The main provisions of the Leahy-Smith America Invents Act (AIA) will go into effect on March 16, 2013. Among these, 35 U.S.C. § 102(f), which provided a defense to patent infringement based on lack of inventorship, will be repealed. This section provided that a person is not entitled to a patent if “he did not himself invent the subject matter sought to be patented.”
However, 35 U.S.C. § 101 will to some extent, at least, fill that gap. Thus, the repeal of § 102(f) will require those seeking to invalidate a patent or prevent a patent from being granted to fall back on § 101. This raises this question of how “lack of inventorship” under § 101 will be treated the same and how it will be treated different from § 102(f). For example, will it now be treated more similarly to the subject-matter eligibility requirement that coexists in § 101?
First, some review. Although sometimes overlooked, § 101 actually provides the basis for four requirements to obtain a patent: (i) inventorship, (ii) patent-eligible subject matter, (iii) utility, and (iv) absence of double-patenting on an anticipation rationale. As Joe Matal discussed in his excellent Guide to the Legislative History of the America Invents Act, the legislative histories of both the 1952 Patent Act and the AIA include commentary that § 101 requires the named inventor to have actually invented the subject matter that he seeks to patent.
Meanwhile, defenses that may be asserted in any patent infringement action are enumerated in 35 U.S.C. § 282. In the new Post-Grant Review established by the AIA, review is explicitly limited to the grounds for invalidation specified in § 282. In relevant part, § 282 states that an accused infringer may assert “[i]nvalidity of the patent or any claim in suit on any ground specified in part II of this title as a condition for patentability” (emphasis added).
Professor David Hricik, interestingly, has made the case that the defenses available under § 282(b) may not include the patent-eligible subject matter requirement as “a condition for patentability.” Professor Hricik also appears to believe that § 282 is the exclusive source of defenses to infringement in district court litigation, just as in the new Post-Grant Review and Inter Partes Review. If Professor Hricik is correct, then courts have been wrongly assuming that a patent can properly be invalidated on subject-matter-eligibility grounds during litigation.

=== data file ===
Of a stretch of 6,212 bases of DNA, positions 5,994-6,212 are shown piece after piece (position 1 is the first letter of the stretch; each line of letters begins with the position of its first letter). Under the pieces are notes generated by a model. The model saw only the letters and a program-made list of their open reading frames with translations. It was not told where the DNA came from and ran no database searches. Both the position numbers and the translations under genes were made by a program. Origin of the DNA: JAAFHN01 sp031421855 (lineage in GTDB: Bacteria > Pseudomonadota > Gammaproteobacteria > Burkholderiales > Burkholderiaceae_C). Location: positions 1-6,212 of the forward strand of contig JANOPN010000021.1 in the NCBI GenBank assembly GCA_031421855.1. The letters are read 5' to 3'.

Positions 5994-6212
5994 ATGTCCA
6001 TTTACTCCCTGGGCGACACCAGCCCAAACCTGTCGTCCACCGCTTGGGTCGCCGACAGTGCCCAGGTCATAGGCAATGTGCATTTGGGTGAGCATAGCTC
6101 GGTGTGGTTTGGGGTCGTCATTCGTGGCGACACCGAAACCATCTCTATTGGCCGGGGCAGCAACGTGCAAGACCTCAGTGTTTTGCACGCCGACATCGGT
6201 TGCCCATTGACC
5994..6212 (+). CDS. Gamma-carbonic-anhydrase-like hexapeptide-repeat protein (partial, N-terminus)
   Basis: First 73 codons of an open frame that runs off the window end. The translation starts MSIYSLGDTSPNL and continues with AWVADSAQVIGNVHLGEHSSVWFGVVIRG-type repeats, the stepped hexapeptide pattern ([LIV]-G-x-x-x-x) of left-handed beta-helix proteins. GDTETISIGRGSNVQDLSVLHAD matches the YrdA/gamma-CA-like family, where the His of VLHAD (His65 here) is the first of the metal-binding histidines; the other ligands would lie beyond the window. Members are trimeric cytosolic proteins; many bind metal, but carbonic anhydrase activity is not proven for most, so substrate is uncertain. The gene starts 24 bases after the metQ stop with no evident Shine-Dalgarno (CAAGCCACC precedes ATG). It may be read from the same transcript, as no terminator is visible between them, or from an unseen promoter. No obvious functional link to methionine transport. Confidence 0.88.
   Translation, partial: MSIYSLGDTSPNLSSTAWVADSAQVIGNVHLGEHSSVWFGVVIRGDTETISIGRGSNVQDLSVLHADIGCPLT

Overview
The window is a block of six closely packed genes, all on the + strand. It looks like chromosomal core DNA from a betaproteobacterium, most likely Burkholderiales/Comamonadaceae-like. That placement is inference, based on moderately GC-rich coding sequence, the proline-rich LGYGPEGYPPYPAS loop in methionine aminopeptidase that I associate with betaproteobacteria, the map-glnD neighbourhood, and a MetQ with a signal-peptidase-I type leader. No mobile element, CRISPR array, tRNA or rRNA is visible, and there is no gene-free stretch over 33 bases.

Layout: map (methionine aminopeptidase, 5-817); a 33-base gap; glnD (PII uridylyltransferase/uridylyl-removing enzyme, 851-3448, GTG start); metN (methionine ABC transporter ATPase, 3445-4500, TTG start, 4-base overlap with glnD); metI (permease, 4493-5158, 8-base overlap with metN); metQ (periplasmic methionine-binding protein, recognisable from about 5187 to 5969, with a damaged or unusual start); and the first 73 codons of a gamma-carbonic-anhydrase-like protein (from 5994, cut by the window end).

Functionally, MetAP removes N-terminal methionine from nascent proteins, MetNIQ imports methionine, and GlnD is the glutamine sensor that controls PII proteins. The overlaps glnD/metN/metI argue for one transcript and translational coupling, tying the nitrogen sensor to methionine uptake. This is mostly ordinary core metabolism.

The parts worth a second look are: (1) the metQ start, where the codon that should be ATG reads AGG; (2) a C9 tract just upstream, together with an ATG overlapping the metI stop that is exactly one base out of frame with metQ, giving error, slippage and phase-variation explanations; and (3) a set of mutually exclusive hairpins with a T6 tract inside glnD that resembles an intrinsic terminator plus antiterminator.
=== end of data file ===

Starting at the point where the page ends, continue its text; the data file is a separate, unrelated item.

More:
Since Professor Hricik’s based his conclusion that subject-matter eligibility falls outside of the ambit of § 282(b) on the wording of §§ 282 and 101 generally, then § 282(b) should similarly be interpreted to leave out the lack-of-inventorship defense. If so, lack of inventorship does not provide a basis for invalidity in Post-Grant Review and probably also does not provide a defense to infringement during litigation. (Inter Partes Review, meanwhile, is limited even more narrowly to §§ 102 and 103.)
Similarly, statutory double-patenting and the other requirements of § 101 would also not provide a defense to infringement during litigation. This would turn out to be very strange since, e.g., courts have frequently recognized judicially-created obviousness-type double patenting as a defense to infringement during litigation.
Two observations in conclusion. First, assuming that Professor Hricik is correct, at what stage could inventorship actually be challenged? The USPTO’s implementation of the AIA’s Third-Party Submissions provision permits persons to submit, before issuance of a patent, “patents, published patent applications, or other printed publications of potential relevance to examination.” However, given the facts that lack-of-inventorship evidence often does not take the form of a printed publication and that patents are often not published before issuance, in the vast majority of cases this will not be a useful way to challenge a patent before issuance.
Second, the Supreme Court stated in Bilski v. Kappos, 130 S. Ct. 3218 (2010), that the subject-matter eligibility requirement of § 101 presents a “threshold test.” 130 S. Ct. at 3225. Certain judges on the Federal Circuit appear to interpret this “threshold” language as imposing some kind of procedural framework. For example, Judge Mayer wrote in his dissent in Myspace, Inc. v. GraphOn Corp., 672 F.3d 1250 (Fed. Cir. 2012):
The issue of whether a claimed method meets the subject matter eligibility requirements contained in 35 U.S.C. § 101 is an “antecedent question” that must be addressed before this court can consider whether particular claims are invalid as obvious or anticipated. In re Comiskey, 554 F.3d 967, 975 n.7 (Fed. Cir. 2009). . . . This court must first resolve the issue of whether the GraphOn patents are directed to an unpatentable “abstract idea” before proceeding to consider subordinate issues related to obviousness and anticipation.
672 at 1264 (emphasis added). This point specifically, and the topic generally, have been discussed at the Patently-O Blog.
Given the Supreme Court’s basis in Bilski for stating that subject-matter eligibility is “threshold test," which appears to be the language of § 101 and its location in the Patent Act, there is no obvious reason why the other three requirements of § 101 also should not be considered to be of a procedurally “threshold” nature. Thus, with the repeal of § 102(f) we may come to find inventorship also being explicitly treated as a “threshold test” that must be resolved before “subordinate issues” such as obviousness and anticipation.